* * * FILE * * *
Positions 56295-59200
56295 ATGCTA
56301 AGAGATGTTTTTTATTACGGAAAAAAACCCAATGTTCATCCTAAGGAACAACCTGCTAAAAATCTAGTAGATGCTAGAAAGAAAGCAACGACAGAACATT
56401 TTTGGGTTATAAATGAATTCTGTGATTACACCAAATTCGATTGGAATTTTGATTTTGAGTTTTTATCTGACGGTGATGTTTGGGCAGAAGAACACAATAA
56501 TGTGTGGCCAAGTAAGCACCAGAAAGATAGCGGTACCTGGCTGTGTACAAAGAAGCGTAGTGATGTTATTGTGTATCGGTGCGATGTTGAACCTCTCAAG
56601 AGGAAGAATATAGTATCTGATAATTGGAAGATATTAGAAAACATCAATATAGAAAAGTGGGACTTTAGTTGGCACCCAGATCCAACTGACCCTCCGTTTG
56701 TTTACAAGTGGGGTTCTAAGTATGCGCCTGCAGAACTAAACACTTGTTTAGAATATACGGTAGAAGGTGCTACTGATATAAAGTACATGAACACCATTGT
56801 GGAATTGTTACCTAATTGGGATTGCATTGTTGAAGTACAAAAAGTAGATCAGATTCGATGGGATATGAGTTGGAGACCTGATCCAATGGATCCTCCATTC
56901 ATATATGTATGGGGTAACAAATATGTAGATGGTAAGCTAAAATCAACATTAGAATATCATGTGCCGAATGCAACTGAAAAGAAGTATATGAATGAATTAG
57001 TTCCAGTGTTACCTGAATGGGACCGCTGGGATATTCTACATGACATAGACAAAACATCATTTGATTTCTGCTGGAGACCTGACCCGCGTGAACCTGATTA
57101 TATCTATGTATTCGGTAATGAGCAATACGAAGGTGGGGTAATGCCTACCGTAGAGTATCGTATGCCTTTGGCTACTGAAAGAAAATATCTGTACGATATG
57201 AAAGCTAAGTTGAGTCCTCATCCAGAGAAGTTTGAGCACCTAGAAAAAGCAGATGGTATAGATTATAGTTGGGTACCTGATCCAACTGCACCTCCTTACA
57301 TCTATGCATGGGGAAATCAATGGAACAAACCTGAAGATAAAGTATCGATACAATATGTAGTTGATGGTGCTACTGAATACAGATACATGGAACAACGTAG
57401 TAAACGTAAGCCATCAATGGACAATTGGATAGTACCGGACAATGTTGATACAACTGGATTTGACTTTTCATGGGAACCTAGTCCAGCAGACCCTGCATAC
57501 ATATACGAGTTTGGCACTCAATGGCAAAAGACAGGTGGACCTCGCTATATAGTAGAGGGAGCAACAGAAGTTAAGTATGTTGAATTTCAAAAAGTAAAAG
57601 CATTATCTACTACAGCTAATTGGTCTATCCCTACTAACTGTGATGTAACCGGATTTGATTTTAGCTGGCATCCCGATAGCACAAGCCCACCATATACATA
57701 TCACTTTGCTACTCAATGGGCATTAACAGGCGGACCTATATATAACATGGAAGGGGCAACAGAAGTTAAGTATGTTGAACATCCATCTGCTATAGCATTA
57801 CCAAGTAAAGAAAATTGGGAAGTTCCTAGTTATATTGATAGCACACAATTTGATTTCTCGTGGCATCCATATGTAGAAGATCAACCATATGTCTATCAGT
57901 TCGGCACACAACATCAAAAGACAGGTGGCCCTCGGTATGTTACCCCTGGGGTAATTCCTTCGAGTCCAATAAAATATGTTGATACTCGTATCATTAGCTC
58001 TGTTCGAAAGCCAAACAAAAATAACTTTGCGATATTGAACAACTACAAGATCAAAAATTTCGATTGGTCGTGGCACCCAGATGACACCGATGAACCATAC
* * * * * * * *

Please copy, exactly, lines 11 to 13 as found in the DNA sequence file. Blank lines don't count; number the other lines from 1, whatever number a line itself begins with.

57101 TATCTATGTATTCGGTAATGAGCAATACGAAGGTGGGGTAATGCCTACCGTAGAGTATCGTATGCCTTTGGCTACTGAAAGAAAATATCTGTACGATATG
57201 AAAGCTAAGTTGAGTCCTCATCCAGAGAAGTTTGAGCACCTAGAAAAAGCAGATGGTATAGATTATAGTTGGGTACCTGATCCAACTGCACCTCCTTACA
57301 TCTATGCATGGGGAAATCAATGGAACAAACCTGAAGATAAAGTATCGATACAATATGTAGTTGATGGTGCTACTGAATACAGATACATGGAACAACGTAG